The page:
Hubert Truckenbrodt

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  • David Pesetsky, Jonathan Bobaljik, Noam Chomsky, Danny Fox, Paul Hagstrom, Morris Halle +6 others
  • 2002
Research on syntax in recent decades has focused on four overlapping topics: 1. the laws that govern the assignment of words to positions in a hierarchical syntactic structure; 2. the laws that govern the assignment of words to more than one position in hierarchical syntactic structure (movement or chain formation); 3. the interface between syntactic(More)
One of the most important tests that any theory of a given descriptive domain must pass is its ability to treat the apparent idiosyncrasies of the data; a theory which is able to extract significant generalities from such irregularities is more adequate (all else being equal) than one which is not. 1 Introduction Vowel harmony is a phonological process by(More)
  • Valentina Bianchi, Daniel Büring, Peter Culicover, Laura Downing, Caroline Fery, Mirco Ghini +25 others
  • 2004
Prosodic and syntactic constraints conflict with each other. This is particularly evident in the expression of focus, where the best position for main stress does not necessarily match the best syntactic position for the focused constituent. But focus and stress must match, therefore either stress or the focused constituent must renounce their best position(More)
In this article we will explore the consequences of adopting recent proposals by Chomsky, according to which the syntactic derivation proceeds in terms of phases. The notion of phase – through the associated notion of spellout – allows for an insightful theory of the fact that syntactic constituents receive default phrase stress not across the board, but as(More)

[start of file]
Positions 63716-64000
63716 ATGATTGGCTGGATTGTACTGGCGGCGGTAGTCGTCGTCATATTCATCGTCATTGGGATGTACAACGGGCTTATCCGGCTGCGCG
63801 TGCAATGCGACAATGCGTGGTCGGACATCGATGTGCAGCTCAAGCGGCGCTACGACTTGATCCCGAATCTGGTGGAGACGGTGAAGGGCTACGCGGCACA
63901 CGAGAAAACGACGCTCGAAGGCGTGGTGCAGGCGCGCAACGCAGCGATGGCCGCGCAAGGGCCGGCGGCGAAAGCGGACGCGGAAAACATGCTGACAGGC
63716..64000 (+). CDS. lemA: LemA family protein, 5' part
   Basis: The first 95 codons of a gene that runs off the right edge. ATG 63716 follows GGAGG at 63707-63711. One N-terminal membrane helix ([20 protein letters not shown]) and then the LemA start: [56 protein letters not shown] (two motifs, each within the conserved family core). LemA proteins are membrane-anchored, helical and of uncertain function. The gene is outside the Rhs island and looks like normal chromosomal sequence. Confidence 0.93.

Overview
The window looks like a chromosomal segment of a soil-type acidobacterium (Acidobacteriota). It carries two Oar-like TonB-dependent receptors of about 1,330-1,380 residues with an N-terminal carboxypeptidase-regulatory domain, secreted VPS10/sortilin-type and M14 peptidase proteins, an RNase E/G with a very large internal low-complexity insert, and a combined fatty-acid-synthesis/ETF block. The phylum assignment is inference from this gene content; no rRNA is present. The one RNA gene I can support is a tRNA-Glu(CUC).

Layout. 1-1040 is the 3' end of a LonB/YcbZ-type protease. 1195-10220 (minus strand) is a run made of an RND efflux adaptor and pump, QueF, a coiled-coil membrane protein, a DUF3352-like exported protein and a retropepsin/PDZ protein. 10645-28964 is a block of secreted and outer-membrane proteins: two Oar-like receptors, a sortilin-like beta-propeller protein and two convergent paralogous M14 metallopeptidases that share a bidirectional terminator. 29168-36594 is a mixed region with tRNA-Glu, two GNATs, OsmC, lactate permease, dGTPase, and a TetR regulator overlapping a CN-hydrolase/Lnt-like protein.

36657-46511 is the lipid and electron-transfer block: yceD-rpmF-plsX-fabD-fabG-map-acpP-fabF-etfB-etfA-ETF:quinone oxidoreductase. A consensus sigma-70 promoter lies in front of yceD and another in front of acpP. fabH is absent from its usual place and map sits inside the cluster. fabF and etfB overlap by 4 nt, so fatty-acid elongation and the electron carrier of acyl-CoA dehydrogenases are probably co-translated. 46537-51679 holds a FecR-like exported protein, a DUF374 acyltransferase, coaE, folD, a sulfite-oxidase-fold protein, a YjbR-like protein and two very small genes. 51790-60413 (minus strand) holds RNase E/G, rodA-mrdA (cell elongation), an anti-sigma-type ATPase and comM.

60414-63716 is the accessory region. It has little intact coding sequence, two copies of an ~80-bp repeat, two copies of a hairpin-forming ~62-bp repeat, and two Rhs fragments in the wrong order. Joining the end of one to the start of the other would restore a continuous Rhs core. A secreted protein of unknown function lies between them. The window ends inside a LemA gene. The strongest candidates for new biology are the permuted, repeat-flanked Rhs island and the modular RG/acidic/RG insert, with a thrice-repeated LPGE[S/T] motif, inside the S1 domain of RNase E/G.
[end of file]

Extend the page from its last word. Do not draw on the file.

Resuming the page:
This paper investigates the intonational phrasing of three types of parenthetical insertions – non-restrictive relative clauses (NRRCs), full sentences, and comment clauses (CCs) – in actual spoken language. It draws on a large set of data from a corpus of spoken British English. Its aim is twofold: first, it evaluates the correctness of previous claims(More)
Prosodic information is crucial for spoken language comprehension and especially for syntactic parsing, because prosodic cues guide the hearer's syntactic analysis. The time course and mechanisms of this interplay of prosody and syntax are not yet well-understood. In particular, there is an ongoing debate whether local prosodic cues are taken into account(More)
Processing of an obligatory phonotactic restriction outside the focus of the participants' attention was investigated by means of ERPs using (reversed) experimental oddball blocks. Dorsal fricative assimilation (DFA) is a phonotactic constraint in German grammar that is violated in *[epsilonx] but not in [open ox], [epsilonintegral], and [open ointegral].(More)
It has proven difficult to provide a unified semantics for the French subjunctive (the difficulty applies more generally to Romance, but we concentrate on French). In this preliminary note, we suggest that this is because the French subjunctive is a semantic default, to be used just in case the indicative would have triggered a presupposition failure (a(More)
  • Marcelo Ferreira, B A Linguistics, M A Linguistics, Irene Heim, Noam Chomsky, Michel Degraff +33 others
  • 2006
This dissertation presents three studies based on the hypothesis that the domain of entities on which natural language interpretation relies includes a partially ordered sub-domain of events. In this sub-domain, we can identify singular and plural elements , the latter being characterizable as mereological sums having singular events as their minimal parts.(More)